Be the jacks fair within, the jills fair without, the carpets
laid, and everything in order?

27

IV,1,1662

First know my horse is tired; my master and mistress fall'n
out.

28

IV,1,1665

Out of their saddles into the dirt; and thereby hangs a
tale.

29

IV,1,1668

Lend thine ear.

30

IV,1,1670

There. [Striking him]

31

IV,1,1672

And therefore 'tis call'd a sensible tale; and this cuff
was but to knock at your car and beseech list'ning. Now I begin:
Imprimis, we came down a foul hill, my master riding behind my
mistress-

32

IV,1,1677

What's that to thee?

33

IV,1,1679

Tell thou the tale. But hadst thou not cross'd me, thou
shouldst have heard how her horse fell and she under her horse;
thou shouldst have heard in how miry a place, how she was
bemoil'd, how he left her with the horse upon her, how he beat me
because her horse stumbled, how she waded through the dirt to
pluck him off me, how he swore, how she pray'd that never pray'd
before, how I cried, how the horses ran away, how her bridle was
burst, how I lost my crupper- with many things of worthy memory,
which now shall die in oblivion, and thou return unexperienc'd to
thy grave.

34

IV,1,1690

Ay, and that thou and the proudest of you all shall find
when he comes home. But what talk I of this? Call forth
Nathaniel, Joseph, Nicholas, Philip, Walter, Sugarsop, and the
rest; let their heads be sleekly comb'd, their blue coats brush'd
and their garters of an indifferent knit; let them curtsy with
their left legs, and not presume to touch a hair of my mastcr's
horse-tail till they kiss their hands. Are they all ready?

35

IV,1,1698

Call them forth.

36

IV,1,1701

Why, she hath a face of her own.

37

IV,1,1703

Thou, it seems, that calls for company to countenance her.

38

IV,1,1705

Why, she comes to borrow nothing of them.

39

IV,1,1712

Welcome, you!- how now, you!- what, you!- fellow, you!- and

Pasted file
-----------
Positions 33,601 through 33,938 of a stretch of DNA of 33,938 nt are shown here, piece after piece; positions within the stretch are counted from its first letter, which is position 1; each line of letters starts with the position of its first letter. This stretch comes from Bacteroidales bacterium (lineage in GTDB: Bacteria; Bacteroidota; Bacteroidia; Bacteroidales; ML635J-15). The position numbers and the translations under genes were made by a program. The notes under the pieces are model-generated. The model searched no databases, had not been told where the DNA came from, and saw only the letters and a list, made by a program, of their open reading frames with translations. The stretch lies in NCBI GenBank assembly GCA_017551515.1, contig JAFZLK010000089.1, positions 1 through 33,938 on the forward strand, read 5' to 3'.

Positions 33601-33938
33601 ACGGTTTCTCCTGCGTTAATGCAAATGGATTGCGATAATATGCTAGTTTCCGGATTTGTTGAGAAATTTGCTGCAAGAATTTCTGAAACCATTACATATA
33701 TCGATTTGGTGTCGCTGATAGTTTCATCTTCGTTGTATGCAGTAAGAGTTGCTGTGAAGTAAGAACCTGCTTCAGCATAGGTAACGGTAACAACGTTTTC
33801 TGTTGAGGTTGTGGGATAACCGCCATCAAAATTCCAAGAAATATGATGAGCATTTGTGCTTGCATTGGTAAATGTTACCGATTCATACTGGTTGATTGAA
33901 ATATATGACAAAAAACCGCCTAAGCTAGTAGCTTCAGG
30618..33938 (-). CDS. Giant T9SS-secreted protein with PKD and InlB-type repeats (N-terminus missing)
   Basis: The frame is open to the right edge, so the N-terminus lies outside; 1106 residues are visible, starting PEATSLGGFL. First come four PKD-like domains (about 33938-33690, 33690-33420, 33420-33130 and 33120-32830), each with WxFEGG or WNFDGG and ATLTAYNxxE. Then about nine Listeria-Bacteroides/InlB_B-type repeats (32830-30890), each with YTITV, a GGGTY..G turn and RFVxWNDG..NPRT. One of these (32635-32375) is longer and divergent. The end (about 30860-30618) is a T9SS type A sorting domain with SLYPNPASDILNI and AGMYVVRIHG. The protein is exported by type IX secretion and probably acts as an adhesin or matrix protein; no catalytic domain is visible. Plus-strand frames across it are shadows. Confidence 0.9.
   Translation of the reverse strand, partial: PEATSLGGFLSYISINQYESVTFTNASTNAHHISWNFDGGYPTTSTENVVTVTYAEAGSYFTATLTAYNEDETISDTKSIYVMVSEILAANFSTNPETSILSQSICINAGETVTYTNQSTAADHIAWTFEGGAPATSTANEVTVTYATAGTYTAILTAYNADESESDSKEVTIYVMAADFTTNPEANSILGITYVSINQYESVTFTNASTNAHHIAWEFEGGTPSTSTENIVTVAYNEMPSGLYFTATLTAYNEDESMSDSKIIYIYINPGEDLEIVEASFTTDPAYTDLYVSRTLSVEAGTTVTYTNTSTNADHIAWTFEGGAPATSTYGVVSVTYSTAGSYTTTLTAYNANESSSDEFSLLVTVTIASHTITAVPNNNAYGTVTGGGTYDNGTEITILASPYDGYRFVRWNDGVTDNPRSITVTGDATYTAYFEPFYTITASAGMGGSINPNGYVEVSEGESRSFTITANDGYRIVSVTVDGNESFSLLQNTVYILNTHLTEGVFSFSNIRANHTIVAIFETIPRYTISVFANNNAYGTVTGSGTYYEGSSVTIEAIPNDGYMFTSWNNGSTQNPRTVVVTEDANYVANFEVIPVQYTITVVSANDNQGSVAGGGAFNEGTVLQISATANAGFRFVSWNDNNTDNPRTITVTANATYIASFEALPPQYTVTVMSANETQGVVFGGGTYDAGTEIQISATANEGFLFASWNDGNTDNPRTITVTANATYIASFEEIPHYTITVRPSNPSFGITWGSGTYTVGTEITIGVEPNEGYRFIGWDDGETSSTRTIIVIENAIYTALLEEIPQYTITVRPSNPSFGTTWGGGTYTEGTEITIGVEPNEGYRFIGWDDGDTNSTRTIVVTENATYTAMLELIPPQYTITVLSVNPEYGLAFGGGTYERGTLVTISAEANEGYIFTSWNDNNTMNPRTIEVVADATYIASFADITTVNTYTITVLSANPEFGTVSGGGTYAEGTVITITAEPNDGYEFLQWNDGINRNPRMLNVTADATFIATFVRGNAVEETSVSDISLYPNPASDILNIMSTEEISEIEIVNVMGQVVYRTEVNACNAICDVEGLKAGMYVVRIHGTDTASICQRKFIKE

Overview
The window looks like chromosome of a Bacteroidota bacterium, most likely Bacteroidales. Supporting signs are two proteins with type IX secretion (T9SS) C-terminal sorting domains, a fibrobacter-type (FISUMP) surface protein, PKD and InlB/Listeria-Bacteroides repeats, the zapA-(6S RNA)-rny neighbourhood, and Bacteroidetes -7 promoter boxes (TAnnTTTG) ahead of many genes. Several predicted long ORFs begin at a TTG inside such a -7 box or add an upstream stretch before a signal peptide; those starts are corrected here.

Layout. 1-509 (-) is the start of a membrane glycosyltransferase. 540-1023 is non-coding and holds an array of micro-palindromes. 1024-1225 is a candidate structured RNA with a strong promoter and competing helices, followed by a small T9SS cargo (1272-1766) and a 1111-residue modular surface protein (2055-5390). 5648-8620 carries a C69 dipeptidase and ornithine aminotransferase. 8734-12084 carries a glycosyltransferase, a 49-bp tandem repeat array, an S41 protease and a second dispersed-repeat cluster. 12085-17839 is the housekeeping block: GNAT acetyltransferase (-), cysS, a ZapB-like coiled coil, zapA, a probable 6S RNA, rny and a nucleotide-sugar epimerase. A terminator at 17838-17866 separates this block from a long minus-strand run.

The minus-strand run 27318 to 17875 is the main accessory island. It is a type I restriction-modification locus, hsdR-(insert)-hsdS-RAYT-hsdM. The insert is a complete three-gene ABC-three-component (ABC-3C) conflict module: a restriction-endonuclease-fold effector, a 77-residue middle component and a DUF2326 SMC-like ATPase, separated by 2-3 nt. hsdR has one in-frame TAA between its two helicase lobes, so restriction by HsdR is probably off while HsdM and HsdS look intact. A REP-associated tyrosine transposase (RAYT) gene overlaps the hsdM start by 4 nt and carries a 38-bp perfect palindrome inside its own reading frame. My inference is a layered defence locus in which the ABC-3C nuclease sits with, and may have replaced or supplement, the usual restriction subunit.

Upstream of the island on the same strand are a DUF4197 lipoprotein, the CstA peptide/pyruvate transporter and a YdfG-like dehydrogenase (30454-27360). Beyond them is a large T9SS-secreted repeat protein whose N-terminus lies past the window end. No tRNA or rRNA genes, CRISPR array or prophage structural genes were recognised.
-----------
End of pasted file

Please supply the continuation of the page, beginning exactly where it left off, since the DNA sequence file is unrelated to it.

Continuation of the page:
thus much for greeting. Now, my spruce companions, is all ready,
and all things neat?

40

IV,1,1716

E'en at hand, alighted by this; and therefore be not-
Cock's passion, silence! I hear my master.

41

IV,1,1727

Here, sir; as foolish as I was before.

42

IV,1,1731

Nathaniel's coat, sir, was not fully made,
And Gabriel's pumps were all unpink'd i' th' heel;
There was no link to colour Peter's hat,
And Walter's dagger was not come from sheathing;
There were none fine but Adam, Ralph, and Gregory;
The rest were ragged, old, and beggarly;
Yet, as they are, here are they come to meet you.

43

IV,1,1792

Where is he?

44

IV,3,1957

No, no, forsooth; I dare not for my life.

45

IV,3,1973

What say you to a neat's foot?

46

IV,3,1975

I fear it is too choleric a meat.
How say you to a fat tripe finely broil'd?

47

IV,3,1978

I cannot tell; I fear 'tis choleric.
What say you to a piece of beef and mustard?

48

IV,3,1981

Ay, but the mustard is too hot a little.

49

IV,3,1983

Nay, then I will not; you shall have the mustard,
Or else you get no beef of Grumio.

50

IV,3,1986

Why then the mustard without the beef.

51

IV,3,2082

I gave him no order; I gave him the stuff.

52

IV,3,2084

Marry, sir, with needle and thread.

53

IV,3,2086

Thou hast fac'd many things.

54

IV,3,2088

Face not me. Thou hast brav'd many men; brave not me. I
will neither be fac'd nor brav'd. I say unto thee, I bid thy
master cut out the gown; but I did not bid him cut it to pieces.
Ergo, thou liest.

55

IV,3,2094

The note lies in's throat, if he say I said so.

56

IV,3,2096

Master, if ever I said loose-bodied gown, sew me in the
skirts of it and beat me to death with a bottom of brown bread; I
said a gown.

57

IV,3,2101

I confess the cape.

58

IV,3,2103

I confess two sleeves.

59

IV,3,2106

Error i' th' bill, sir; error i' th' bill! I commanded the
sleeves should be cut out, and sew'd up again; and that I'll
prove upon thee, though thy little finger be armed in a thimble.

60

IV,3,2111

I am for thee straight; take thou the bill, give me thy
meteyard, and spare not me.

61

IV,3,2115

You are i' th' right, sir; 'tis for my mistress.

62

IV,3,2117

Villain, not for thy life! Take up my mistress' gown for
thy master's use!

63

IV,3,2120

O, sir, the conceit is deeper than you think for.
Take up my mistress' gown to his master's use!
O fie, fie, fie!